A blog by Barry Edelson

Don't Let Your Kids
Grow Up to Be Sports Stars

Whether or not Roger Clemens actually used steroids hardly matters to the fate of humankind, or even to the future of major league baseball, for that matter. But it brings to mind an observation made some years ago about athletes and the potentially serious consequences of encouraging young people to idolize them.

In response to those mawkish, gauzy profiles of Olympic athletes that the television networks use to enliven their tedious coverage of obscure sports, one commentator noted that the quality that makes these athletes so successful—their single-minded obsession to excel at one particular thing—is precisely what makes them poor role models for children.

Being the best in any sport is a kind of arms race (pun intended): if your competitors spend every waking moment building their muscles and perfecting their skills, you don't have a chance to beat them unless you do the same. It is reasonable to expect that even naturally gifted athletes cannot rely on talent alone to guide them across the finish line, but when a gold medal is the only thing that matters, no amount of sweat is too much.

One would be hard pressed to find a video biography of an athlete that doesn't use the phrases "work ethic", "determination", "110 percent", and "sacrifice". It's that final word, "sacrifice," that is the most troubling. There's Mommy driving the little figure skater to the rink at 5:00am for practice. There's Daddy shouting encouragement to his budding wrestler from the nearby bleachers. One cannot help but notice that these kids are not in school and their parents are not at work. Never mind: there is also the stock image of the devoted young athlete poring over a textbook in his trophy-lined bedroom (no mention of the late hour or the lifetime of missed birthday parties), as well as the heart-tugging tale of the family's money woes as they struggle for years to support their future contender (no questions about whether the continuous threat of financial ruin is a fair trade for a gold medal, or any mention of the thousands of other kids who make the same sacrifice but never win one).

It takes a superhuman act of
self-restraint to say no to
something that promises to help
you achieve the one and only
thing to which you have dedicated
every second of your life.

This extreme self-denial is lauded as a positive attribute, embodying the quintessential American ideals of individualism and determination. Never mind that athletes from many other countries also compete, and win medals, in complete ignorance of, or indifference to, any inflated notion of American superiority. Condemning athletes as single-minded and selfish is swimming against a patriotic tide of hopes and expectations. We can all fool ourselves into believing that we have undeveloped talents of our own, but it's the lifelong push for perfection that separates the champions from the merely able. We want and need our heroes to be this way.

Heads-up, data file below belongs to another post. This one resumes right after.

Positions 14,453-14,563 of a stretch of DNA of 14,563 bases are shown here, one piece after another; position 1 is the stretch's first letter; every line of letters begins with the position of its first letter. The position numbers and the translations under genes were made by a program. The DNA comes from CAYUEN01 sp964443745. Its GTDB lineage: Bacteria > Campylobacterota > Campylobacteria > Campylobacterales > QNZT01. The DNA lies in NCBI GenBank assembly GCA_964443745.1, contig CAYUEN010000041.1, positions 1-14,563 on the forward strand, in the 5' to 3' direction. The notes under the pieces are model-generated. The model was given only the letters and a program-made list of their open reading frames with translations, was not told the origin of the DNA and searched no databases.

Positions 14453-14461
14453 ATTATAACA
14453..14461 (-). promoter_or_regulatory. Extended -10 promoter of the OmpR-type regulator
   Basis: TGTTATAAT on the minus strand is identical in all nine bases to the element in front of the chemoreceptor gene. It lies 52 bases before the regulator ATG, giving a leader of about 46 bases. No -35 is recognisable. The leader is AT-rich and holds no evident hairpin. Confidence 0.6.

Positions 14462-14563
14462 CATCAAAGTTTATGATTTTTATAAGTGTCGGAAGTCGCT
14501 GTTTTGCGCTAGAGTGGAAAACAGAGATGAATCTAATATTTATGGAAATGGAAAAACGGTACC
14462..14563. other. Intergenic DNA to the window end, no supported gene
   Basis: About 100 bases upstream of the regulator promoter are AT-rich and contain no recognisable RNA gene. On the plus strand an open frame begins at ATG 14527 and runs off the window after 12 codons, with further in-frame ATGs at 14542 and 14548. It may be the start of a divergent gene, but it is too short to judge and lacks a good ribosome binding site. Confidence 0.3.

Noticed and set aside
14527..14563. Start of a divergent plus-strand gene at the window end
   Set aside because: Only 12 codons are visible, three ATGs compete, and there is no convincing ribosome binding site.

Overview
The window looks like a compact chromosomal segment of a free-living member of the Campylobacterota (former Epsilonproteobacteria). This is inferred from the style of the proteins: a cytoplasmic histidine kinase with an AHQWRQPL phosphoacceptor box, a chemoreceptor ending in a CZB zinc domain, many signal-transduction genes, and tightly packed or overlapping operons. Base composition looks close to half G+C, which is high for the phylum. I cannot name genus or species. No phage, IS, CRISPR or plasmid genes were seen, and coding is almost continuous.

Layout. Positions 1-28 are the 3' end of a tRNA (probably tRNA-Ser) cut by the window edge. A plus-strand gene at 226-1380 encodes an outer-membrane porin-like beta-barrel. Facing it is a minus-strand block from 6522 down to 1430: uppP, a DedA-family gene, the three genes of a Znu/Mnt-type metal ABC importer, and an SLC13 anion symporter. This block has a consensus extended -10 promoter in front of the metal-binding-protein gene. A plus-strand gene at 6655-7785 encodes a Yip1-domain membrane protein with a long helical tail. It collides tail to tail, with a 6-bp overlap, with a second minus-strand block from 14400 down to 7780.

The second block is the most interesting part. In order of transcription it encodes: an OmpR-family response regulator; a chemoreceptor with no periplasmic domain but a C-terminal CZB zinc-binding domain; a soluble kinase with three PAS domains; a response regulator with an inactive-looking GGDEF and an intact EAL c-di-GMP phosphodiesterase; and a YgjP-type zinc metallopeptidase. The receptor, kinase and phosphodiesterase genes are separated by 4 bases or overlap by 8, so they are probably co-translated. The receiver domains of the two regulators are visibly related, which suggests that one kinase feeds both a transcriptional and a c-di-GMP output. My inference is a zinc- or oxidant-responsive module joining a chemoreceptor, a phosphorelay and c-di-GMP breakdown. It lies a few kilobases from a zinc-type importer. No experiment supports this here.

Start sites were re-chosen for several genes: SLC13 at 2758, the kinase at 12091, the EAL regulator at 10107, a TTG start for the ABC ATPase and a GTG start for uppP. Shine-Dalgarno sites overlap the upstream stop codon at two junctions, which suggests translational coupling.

Ask any parent what he wants for his children, and precious few will say that they want them to be the best at everything they do no matter what the personal cost in health and happiness. Most parents will say they want their children to be well-rounded and to find fulfillment, and most are no doubt sincere. But if they find that their child happens to have a gift—whether for kicking a ball, playing the violin, or spelling English words—how many will resist the urge to nurture that talent, often at the expense of everything else?

Forget the talented for a moment: consider the typical child who plays sports merely because he or she is reasonably good at it, or because it's what the other kids do. They are told to play by the rules and to put their personal aspirations aside for the good of the team (if they can ignore the screeching parents and coaches on the sidelines). But wait a minute: didn't we just say that the most highly admired value in sports is that of personal ambition? Then those other time-worn values of teamwork and sportsmanship must be mere consolation prizes for the less-than-dazzling. Winning must be unimportant only when it's also unlikely and infrequent.

For the famous and talented, different rules apply. It's impossible to know anything about the personal lives of professional athletes with any certainty when all we have to go on is the hagiography that passes for sports journalism. For all we know, Clemens's mother and father may have been perfectly responsible and loving parents who insisted that their son do well in school and be a good person, as well as try hard at baseball. But somewhere along the way their son picked up the idea that winning is so important that almost no amount of effort or emotion can be considered excessive. Whether steroids or other banned drugs entered into the equation for him we just don't know yet.

But we do know already from the convictions of Marion Jones and others that it takes a superhuman act of self-restraint to say no to something that promises to help you achieve the one and only thing to which you have dedicated every second of your life. And just as there are few who will ever actually hoist the trophy, there are few who possess that level of self-control. Pity the star-struck children watching from the cheap seats.

January 14, 2008

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